Pharmaceutical giant Johnson & Johnson has agreed to a settlement that will have the New Jersery based drug manufacturer paying out $158 million to the state of Texas. Texas officials claim that J&J defrauded the state’s Medicaid program by promoting the drug Risperdal for uses not approved by the FDA, including the treatment of psychiatric disorders in children. The state also alleges that J&J downplayed the risks associated with Risperdal. see the Bloomberg article here.
The settlement terms state that Janssen, a subsidiary of J&J, will pay $158 million to the state of Texas for the full resolution of all claims in Texas. The settlement is about 27% of the 579 million Texas attorney general Greg Abbott was seeking to recover. The settlement comes four weeks into a trial of the state’s lawsuit and less than a month after the company agreed to over $1 billion to the U.S. and a number of states to end a civil investigation into Risperdal marketing practices.
The settlement marks the first time that J&J and Janssen have agreed to resolve a state’s claims over Risperdal, says company spokesperson Teresa Mueller.
Attorneys for the state sought to prove that despite the fact that the drug had not been approved for use in children, and the drug’s label clearly stating that “safety and effectiveness in children have not been established,” the company deliberately marketed Risperdal for use in children.
A former Janssen sales manager testified, that in an effort to compete with Astrazeneca’s Seroquel and Eli Lilly’s Zyprexa, Janssen pushed its sales people to “flood clinics with Risperdal stuff” in a 2004 campaign.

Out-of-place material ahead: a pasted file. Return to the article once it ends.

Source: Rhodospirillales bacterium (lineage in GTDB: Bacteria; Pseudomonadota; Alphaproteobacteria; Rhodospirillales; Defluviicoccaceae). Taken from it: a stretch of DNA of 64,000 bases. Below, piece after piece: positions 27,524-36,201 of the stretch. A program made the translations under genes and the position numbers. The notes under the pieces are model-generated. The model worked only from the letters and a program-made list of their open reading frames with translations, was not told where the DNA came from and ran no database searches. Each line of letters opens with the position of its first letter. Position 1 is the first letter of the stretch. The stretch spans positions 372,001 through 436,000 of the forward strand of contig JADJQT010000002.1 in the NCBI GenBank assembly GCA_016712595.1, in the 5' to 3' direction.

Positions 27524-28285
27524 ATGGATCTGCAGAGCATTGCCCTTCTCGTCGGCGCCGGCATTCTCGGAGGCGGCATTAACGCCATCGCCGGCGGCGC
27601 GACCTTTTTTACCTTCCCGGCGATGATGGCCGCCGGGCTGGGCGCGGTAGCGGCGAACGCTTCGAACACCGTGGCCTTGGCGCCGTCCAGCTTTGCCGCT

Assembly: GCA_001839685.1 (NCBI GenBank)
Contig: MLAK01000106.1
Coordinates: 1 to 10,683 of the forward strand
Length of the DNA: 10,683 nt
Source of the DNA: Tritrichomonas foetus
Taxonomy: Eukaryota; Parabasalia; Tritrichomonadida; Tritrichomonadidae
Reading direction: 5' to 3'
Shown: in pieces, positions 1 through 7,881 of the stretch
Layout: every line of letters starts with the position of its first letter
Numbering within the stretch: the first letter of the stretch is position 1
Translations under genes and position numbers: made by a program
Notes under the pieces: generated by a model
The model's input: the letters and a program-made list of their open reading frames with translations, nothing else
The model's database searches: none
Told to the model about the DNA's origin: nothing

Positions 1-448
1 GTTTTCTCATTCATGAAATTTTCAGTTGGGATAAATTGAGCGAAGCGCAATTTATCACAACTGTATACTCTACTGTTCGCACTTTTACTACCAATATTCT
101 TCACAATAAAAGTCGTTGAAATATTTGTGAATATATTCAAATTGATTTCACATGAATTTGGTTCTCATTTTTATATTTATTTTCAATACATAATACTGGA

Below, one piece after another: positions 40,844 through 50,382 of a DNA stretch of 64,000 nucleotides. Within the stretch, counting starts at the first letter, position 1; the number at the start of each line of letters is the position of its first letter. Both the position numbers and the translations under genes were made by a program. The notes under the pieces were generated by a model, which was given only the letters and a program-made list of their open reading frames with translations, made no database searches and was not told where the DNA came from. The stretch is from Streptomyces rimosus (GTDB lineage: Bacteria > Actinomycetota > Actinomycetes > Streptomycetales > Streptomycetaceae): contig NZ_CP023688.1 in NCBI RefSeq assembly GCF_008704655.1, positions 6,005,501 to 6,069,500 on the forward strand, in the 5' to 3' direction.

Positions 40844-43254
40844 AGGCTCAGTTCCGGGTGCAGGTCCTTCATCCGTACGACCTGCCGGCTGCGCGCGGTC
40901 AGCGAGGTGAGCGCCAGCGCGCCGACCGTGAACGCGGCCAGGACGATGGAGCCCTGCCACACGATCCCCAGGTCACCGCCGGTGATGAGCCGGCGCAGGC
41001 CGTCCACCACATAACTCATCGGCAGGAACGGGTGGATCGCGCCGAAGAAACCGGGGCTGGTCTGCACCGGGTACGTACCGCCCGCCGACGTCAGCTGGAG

One state expert, psychiatrist and Harvard Medical School instructor, Joseph Glenmullen, testified that J&J hid three potentially damaging studies and that as early as 1999 Janssen researchers’ findings indicated that about half of the patients taking Risperdal developed diabetes after one year on the medication.
“Today’s agreement sends a strong message that the state will pursue those who defraud Texas taxpayers,” Greg Abbott, Texas attorney general, said in a statement. “Johnson & Johnson’s scheme to profit from the Medicaid program by overstating the safety and effectiveness of an expensive drug and improperly influencing officials ended up costing taxpayers millions of dollars.
J&J and Janssen are also currently in the middle of a trial in Minnesota, as part of a multi-district litigation over the company’s antibiotic medication Levaquin. The trial focuses on the allegations that J&J and Janssen failed to provide adequate safety warnings about the risks associated with the use of the Levaquin, namely the drastically increased risk of tendon damage and tendon ruptures associated with the drug. Texas attorneys Robert Binstock and Jim Morris along with others, are currently involved in conducting the trial which began on January 3rd. The trial is the fourth in a series of Levaquin bellwether trials that will set the tone for how the thousands of pending lawsuits will be handled.